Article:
|Singh at the presentation. (PTI)
Oxford, July 8: The oldest university of the English-speaking world conferred on Prime Minister Manmohan Singh its highest honour ' Doctor of Civil Law honoris causa. So it was an appropriate occasion for him to tell those of his alma mater gathered to honour him, at the Convocation House of the Bodeleian Library, that India, too, had given them something ' English, of sorts, or its very Indian version.
“Of course, people here may not recognise the language we speak, but let me tell you that it is English! In indigenising English ... we have made the language our own.
“Our choice of prepositions may not always be the Queen’s English; we might occasionally split the infinitive; and we may drop an article here and add an extra one there. I am sure everyone will agree, however, that English has been enriched by Indian creativity as well and we have given you R.K. Narayan and Salman Rushdie,” Singh said with a glint in his eye and smile on his face.
The senior university figures thought that they were honouring someone who exhibited “wisdom, learning, and a sense of patriotic duty” and who had mastered the “gloomy science” of economics.
Who else could argue that while India was partly responsible for diluting the adage that the sun never sets on the British Empire but that had now been reversed ' the sun never sets now on the English-speaking world. “The people of Indian origin are the single largest component” of the English-speaking world, he pointed out to the gathering at the Bodeleian.
The Chancellor of the University, Lord Chris Patten of Barnes, praised India as one the countries that will play a leading role in the centuries to come and argued that its strength lay in its democracy. He said that in honouring Singh, Oxford was honouring all those values “which every university should uphold and to which every great society should aspire”.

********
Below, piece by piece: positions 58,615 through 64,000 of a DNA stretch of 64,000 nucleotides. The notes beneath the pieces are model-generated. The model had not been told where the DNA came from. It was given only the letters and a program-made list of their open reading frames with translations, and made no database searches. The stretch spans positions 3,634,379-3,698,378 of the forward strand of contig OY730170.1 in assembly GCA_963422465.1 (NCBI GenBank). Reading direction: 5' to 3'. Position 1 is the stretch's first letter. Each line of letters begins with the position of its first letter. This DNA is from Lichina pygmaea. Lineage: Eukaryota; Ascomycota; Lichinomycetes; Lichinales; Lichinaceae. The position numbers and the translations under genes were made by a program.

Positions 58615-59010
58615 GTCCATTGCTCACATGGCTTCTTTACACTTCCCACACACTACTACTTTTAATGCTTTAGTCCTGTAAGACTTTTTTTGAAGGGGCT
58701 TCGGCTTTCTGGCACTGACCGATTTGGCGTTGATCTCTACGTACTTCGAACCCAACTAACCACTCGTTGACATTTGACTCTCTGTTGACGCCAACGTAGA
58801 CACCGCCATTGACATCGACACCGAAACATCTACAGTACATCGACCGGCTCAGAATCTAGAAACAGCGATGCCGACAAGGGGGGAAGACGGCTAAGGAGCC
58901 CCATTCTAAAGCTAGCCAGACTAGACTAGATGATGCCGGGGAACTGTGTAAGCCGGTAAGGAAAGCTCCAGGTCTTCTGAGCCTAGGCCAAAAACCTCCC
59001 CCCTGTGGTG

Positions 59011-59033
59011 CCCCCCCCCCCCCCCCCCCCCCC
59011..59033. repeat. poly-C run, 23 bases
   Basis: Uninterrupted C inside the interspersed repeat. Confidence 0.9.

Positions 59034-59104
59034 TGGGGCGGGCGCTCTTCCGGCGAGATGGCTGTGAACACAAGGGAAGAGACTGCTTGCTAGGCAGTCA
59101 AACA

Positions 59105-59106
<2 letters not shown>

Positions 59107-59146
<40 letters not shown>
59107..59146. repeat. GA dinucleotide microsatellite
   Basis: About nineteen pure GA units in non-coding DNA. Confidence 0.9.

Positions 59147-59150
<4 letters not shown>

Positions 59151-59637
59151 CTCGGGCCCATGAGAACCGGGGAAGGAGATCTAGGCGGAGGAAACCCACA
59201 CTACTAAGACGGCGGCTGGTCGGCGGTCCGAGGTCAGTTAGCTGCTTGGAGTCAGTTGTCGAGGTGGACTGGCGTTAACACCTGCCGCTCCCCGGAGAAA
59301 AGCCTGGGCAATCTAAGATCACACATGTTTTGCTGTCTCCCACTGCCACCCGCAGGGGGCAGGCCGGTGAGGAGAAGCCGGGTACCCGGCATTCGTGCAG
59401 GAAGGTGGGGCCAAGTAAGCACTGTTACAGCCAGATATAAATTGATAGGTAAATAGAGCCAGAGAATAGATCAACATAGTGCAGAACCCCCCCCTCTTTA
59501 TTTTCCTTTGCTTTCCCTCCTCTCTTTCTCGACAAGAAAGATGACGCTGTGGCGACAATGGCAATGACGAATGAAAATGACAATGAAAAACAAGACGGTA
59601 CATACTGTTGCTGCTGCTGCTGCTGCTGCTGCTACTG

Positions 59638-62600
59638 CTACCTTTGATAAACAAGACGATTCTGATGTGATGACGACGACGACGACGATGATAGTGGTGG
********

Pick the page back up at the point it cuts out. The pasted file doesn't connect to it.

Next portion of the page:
The Prime Minister, in turn, paid fulsome tribute to the way the relationship between Britain, the former colonial power, and India had evolved. He marshalled the views of Mahatma Gandhi, Jawaharlal Nehru and Rabindranath Tagore to support the argument that a relationship of equals, generously giving as well taking what suited the other, was consciously evolved.
“The West has today opened its door/ There are treasures for us to take/ We will take and we will also give/ From the open shores of India’s immense humanity” ' he quoted from opening lines of Gitanjali. The Prime Minister concluded that saying this at that time was not only “an act of courage and statesmanship” but also of “great foresight”.
He described the Constitution of India as “a testimony to the enduring interplay between what is essentially Indian and what is very British in our intellectual heritage”. He argued that the idea of India as an inclusive and plural society draws on both these traditions.
Oxford has produced two quintessentially different Prime Ministers of India ' Indira Gandhi, who thrived in the unforgiving hurly burly of politics, from Sommerville College, and Singh, who came to “the dust and clamour of political battle” reluctantly, from Nuffield College.
Indira Gandhi came for her undergraduate degree while Singh came after his tripos at St. John’s College, Cambridge and a BA from Punjab University. Both have been given honorary degrees of Doctor of Civil Law by Oxford recognising their contribution to their country and their success.
Did Oxford have anything to do with what each one of them ultimately became' One does not know. Somehow, one would like to think that the gentleness that Punjab gave him was never spoiled by Oxford or Cambridge before that. Sometimes they tend to do that.